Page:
We’ve been reporting for years that there’s zero advantage to using a higher-octane gasoline than your car requires, and that you can also get away with regular gas if your car merely recommends premium but doesn’t require it. Yet many of us are essentially forced to pay more simply because the gas pumps don’t offer the exact octane our vehicle requires … or are we?
The octane ratings found at gas pumps vary across the country, but the typical distribution here in Cars.com’s hometown of Chicago is a perfect example of the problem: We usually see 87-, 89- and 93-octane fuel. What does this leave out? The 91 octane that many vehicles recommend or require. Put in this position, most people buy 93, which is technically the right thing to do — but it also means you’re paying more than you need to.
There’s a solution: Fill your tank halfway with 93 octane and the other half with 89 octane as I recently did with our 2021 Ford F-150, saving more than $5.
It’s Just Math
It really is this simple: Equal amounts of 89- and 93-octane gas gives you a tankful of 91 octane. There’s a misconception that the highest-octane choice, typically called premium, is somehow fundamentally different from the lower grades. This is based partly on how it’s marketed and priced, as well as on the belief that premium includes more detergents and other magic additives — which may have been true in the early days of fuel injection but isn’t any longer.
The other math involves how much you can save and whether you think performing two transactions is worthwhile. If you’re driving a vehicle with a big tank, you might hit a dollar limit and be forced to start a second transaction anyway, so why not save a little money? That’s exactly what I did in the example below.
For what it’s worth, our example illustrates how to mix 91-octane gas (which is still premium) using one part 89 octane (considered mid-grade); in some regions, mid-grade is 88 or 87 octane. Yes, our headline says mix “regular gas with premium,” but there’s no reason not to mix any octane number with any other if the math works out in your favor regardless of how it’s classified where you live.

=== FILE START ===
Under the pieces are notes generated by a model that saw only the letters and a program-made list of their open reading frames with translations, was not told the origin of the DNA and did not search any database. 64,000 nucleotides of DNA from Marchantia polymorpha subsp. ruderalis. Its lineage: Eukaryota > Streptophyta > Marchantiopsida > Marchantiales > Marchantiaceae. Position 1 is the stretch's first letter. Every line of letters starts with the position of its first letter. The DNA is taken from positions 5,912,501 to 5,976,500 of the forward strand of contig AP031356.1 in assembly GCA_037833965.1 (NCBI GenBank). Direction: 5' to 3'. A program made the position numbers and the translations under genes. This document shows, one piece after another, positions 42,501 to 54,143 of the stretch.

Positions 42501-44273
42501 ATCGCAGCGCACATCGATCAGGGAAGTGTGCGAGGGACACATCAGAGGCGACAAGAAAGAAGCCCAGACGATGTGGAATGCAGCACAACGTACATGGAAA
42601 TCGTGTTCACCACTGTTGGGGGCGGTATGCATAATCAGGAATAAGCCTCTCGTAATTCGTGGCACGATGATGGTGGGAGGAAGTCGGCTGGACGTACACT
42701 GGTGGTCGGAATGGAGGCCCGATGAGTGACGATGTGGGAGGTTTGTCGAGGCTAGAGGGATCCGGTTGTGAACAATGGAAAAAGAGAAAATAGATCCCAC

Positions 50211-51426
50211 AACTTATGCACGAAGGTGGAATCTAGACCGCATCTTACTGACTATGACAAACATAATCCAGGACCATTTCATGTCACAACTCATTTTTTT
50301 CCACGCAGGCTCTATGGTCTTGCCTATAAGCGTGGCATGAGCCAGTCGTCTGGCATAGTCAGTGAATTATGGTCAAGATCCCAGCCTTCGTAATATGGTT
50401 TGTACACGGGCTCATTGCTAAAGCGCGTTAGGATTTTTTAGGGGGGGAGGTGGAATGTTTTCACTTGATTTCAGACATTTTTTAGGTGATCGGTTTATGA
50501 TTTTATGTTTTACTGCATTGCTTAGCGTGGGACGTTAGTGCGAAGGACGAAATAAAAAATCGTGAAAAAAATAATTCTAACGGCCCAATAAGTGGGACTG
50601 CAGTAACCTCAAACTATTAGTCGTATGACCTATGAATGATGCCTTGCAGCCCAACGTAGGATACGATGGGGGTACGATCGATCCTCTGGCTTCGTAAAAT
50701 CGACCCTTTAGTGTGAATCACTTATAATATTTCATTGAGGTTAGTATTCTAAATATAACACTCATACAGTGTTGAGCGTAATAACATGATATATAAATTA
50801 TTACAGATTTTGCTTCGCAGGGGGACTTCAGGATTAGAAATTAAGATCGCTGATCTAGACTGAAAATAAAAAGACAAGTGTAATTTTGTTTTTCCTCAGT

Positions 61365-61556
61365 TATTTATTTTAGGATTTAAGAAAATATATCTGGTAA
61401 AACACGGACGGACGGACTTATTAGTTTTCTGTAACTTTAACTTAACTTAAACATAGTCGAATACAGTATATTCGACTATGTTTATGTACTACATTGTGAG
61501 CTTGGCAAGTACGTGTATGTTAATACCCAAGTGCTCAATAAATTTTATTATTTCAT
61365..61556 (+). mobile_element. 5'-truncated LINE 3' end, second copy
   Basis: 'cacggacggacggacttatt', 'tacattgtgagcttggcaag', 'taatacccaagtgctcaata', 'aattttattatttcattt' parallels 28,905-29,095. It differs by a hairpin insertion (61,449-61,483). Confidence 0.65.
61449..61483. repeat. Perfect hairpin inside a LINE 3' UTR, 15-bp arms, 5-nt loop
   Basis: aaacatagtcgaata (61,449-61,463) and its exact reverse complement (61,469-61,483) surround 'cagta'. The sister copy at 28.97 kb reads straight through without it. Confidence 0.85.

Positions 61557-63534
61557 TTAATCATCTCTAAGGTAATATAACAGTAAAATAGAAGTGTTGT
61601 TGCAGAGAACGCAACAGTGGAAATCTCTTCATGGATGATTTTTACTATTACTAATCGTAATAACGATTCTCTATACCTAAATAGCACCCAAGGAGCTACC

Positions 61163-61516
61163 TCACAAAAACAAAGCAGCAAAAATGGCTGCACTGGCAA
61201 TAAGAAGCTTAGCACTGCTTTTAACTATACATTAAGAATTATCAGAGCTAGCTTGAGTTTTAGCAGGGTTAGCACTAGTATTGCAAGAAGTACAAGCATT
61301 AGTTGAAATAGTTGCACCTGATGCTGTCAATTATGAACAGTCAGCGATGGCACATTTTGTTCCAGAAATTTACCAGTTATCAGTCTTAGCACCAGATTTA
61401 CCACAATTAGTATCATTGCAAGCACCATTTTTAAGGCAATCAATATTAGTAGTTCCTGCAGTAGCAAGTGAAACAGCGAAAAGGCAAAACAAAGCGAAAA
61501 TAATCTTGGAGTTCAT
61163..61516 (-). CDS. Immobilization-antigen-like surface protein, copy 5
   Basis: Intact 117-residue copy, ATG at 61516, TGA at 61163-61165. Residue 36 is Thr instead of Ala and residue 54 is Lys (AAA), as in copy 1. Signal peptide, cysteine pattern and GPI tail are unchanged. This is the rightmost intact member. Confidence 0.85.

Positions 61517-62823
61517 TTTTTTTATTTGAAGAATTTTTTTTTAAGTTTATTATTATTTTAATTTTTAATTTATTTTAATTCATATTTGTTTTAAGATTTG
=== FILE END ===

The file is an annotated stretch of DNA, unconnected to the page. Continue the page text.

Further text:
Putting 91 Octane Into Our F-150’s Tank, in Two Parts
When I pulled the F-150 into a suburban gas station with the tank near empty, the options were 87 octane at $4.399, 89 octane at $4.799 and 93 octane at $5.199. (To be clear, our F-150 can run on 87 octane, but for our own testing purposes, we’re in a period of using 91 octane, which the vehicle can exploit for higher performance.)
I started with 93 octane and kept an eye on the pump’s gallon display, knowing our tank holds about 30 gallons. You can also watch your vehicle’s gas gauge if you turn the ignition on, but do not start the engine. If you’re mixing and want to err on one side, go heavier on the higher octane just to be sure. When the cost hit $75.00, the pump shut off automatically with 14.4 gallons dispensed.
That seemed about right, so I returned the nozzle to the pump to clear the screen, reinserted my credit card and went with 89 octane this time. The tank was full after 12.7 gallons and $60.96.
By my math, the second half would have cost $66.03 if I’d stayed with 93 octane, so I saved $5.07. I’ll take it.
If you have a smaller car or gas prices are lower, you might not think it worthwhile to perform two transactions. But the option is always available to you to get the octane your vehicle calls for without throwing away money — even a buck or two per fill-up adds up over time.
Cars.com’s Editorial department is your source for automotive news and reviews. In line with Cars.com’s long-standing ethics policy, editors and reviewers don’t accept gifts or free trips from automakers. The Editorial department is independent of Cars.com’s advertising, sales and sponsored content departments.